Today at the Steam Dev Days conference on Seattle, Valve is showing off brand new prototypes of its Steam VR controllers.
While the original VR controllers that ship with the HTC Vive are undoubtedly functional, it’s widely agreed that Oculus’ forthcoming ‘Touch’ controllers are a big step forward in ergonomics. That gap may soon be a thing of the past, as Valve is showcasing new VR controller prototypes at Steam Dev Days which offer a much different take on the design.
The new SteamVR controller prototypes have a much smaller
footprint handprint than what’s in the hands of HTC Vive users today. The prototypes are not so much held as they are (optionally) gripped; a band hooking over the side of the user’s palm connects the core of the controller to a sort of backhand gripper which appears to keep the controller attached to the hand even while it isn’t being held.
The controllers can be seen dotted in uncovered SteamVR Tracking sensors, just like prototypes of the original controller. One source from the event says that each controller has 21 sensors.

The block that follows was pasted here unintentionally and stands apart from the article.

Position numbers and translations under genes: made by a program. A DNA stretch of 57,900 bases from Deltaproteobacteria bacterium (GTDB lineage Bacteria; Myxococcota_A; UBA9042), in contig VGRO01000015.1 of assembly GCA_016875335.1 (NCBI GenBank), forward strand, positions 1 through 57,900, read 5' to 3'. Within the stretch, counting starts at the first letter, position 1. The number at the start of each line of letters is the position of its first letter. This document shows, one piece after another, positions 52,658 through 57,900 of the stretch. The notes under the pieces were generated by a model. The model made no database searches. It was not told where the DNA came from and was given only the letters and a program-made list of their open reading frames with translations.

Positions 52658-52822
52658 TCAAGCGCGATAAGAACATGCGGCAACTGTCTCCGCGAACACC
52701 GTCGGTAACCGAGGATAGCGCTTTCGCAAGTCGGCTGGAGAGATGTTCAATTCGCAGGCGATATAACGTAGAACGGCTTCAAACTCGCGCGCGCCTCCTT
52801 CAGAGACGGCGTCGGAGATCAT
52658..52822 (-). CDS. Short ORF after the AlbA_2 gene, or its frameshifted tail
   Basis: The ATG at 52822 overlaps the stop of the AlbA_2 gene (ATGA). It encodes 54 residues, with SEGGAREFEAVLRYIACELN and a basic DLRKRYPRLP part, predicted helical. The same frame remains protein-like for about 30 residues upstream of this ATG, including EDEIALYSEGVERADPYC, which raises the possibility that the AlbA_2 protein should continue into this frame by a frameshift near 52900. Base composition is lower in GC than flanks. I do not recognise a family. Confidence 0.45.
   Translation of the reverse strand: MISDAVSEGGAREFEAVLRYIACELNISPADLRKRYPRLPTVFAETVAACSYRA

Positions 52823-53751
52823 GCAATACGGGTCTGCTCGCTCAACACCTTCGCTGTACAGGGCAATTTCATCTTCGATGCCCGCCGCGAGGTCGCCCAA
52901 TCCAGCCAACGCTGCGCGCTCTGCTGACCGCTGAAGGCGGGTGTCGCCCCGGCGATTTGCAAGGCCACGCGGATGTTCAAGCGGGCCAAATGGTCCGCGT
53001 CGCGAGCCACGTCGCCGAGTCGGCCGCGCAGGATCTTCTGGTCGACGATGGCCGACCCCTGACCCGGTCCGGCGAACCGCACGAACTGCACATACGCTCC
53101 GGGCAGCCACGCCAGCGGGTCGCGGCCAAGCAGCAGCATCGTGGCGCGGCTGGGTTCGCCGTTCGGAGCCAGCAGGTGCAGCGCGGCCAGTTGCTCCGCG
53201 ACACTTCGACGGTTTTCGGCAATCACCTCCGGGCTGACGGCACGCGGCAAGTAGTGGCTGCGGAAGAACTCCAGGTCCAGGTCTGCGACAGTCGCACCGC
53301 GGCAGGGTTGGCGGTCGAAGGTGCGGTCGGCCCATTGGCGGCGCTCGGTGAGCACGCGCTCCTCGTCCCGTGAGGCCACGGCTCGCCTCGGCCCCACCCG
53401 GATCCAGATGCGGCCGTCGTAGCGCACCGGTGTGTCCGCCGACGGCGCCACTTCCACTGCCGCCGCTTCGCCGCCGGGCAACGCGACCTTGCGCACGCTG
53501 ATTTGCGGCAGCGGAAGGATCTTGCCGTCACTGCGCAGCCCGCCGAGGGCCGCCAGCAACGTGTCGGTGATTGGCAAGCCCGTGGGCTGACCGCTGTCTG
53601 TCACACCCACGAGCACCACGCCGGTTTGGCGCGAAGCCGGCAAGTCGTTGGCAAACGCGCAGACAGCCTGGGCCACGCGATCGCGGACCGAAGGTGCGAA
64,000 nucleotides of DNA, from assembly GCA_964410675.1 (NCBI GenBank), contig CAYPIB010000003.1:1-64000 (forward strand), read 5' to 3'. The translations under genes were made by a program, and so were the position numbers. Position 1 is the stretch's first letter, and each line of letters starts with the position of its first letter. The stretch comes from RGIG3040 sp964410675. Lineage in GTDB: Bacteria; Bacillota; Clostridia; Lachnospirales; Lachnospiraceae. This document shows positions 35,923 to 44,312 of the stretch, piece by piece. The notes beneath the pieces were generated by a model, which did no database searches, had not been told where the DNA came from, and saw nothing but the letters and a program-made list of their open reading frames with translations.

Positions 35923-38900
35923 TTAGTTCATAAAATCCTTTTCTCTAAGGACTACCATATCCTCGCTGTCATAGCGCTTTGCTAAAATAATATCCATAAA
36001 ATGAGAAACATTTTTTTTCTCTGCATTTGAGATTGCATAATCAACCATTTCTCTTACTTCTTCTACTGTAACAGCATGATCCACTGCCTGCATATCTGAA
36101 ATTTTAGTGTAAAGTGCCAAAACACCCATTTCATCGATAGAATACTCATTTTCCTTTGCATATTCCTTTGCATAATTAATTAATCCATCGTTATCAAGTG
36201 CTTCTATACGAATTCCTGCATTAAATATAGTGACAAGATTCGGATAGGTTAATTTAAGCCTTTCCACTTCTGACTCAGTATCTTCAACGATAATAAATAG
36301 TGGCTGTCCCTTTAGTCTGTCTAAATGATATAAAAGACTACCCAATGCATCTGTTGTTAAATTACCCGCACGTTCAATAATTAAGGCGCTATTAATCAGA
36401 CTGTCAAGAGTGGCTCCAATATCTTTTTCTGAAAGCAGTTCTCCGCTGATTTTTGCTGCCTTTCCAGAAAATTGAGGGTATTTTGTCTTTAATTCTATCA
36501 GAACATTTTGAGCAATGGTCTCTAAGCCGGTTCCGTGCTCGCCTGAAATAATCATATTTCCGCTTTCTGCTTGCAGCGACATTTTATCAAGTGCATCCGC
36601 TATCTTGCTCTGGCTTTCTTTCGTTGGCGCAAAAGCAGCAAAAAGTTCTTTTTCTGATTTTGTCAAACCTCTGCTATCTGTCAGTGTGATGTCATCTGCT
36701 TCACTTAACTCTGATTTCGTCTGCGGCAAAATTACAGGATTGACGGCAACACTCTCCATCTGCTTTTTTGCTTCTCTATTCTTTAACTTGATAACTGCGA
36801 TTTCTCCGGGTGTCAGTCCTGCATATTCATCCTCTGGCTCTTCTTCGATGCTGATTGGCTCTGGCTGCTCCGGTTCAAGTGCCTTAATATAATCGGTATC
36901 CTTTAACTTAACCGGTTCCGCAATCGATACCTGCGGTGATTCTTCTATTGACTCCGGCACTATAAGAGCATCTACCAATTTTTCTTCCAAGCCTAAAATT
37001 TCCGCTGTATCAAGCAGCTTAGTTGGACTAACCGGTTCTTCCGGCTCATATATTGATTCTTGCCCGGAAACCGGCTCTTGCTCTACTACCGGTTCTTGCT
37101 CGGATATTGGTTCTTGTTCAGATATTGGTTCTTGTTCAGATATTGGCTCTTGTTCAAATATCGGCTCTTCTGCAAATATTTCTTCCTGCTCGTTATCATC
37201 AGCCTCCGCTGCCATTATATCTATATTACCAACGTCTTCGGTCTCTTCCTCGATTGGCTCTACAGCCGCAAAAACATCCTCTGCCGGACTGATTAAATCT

— Shawn Whiting (@shawncwhiting) October 12, 2016
Developers at the conference today who have tried the controller say that users can ‘let go’ of the controller while in use, and it stays attached to the hand. This allows virtual objects to be thrown with the aid of the natural muscle-memory of opening one’s hand as they throw, an instinct that must be subdued with other controllers to save from throwing the controller clear across the room (always to hit a TV, somehow). Always wear your wrist straps, folks.
— Eva @ SteamDevDays (@downtohoerth) October 12, 2016
It appears that the controller may also support variable states between ‘open hand’ and ‘gripped hand’, reflecting a more natural connection between the user’s real and virtual hand positions.
The Valve VR controller prototypes appear to be 3D printed and feature a trigger and trackpad with three face buttons surrounding it. Some photos appear to show an array of LEDs across the front of the controller though the component’s function remains unknown.
With Valve not inviting any press to Steam Dev Days, further details surrounding the controller are thin; it’s not currently known what the company’s plans are for the controller going forward, but we’ll keep you in the know as we learn more.
Source: Road to VR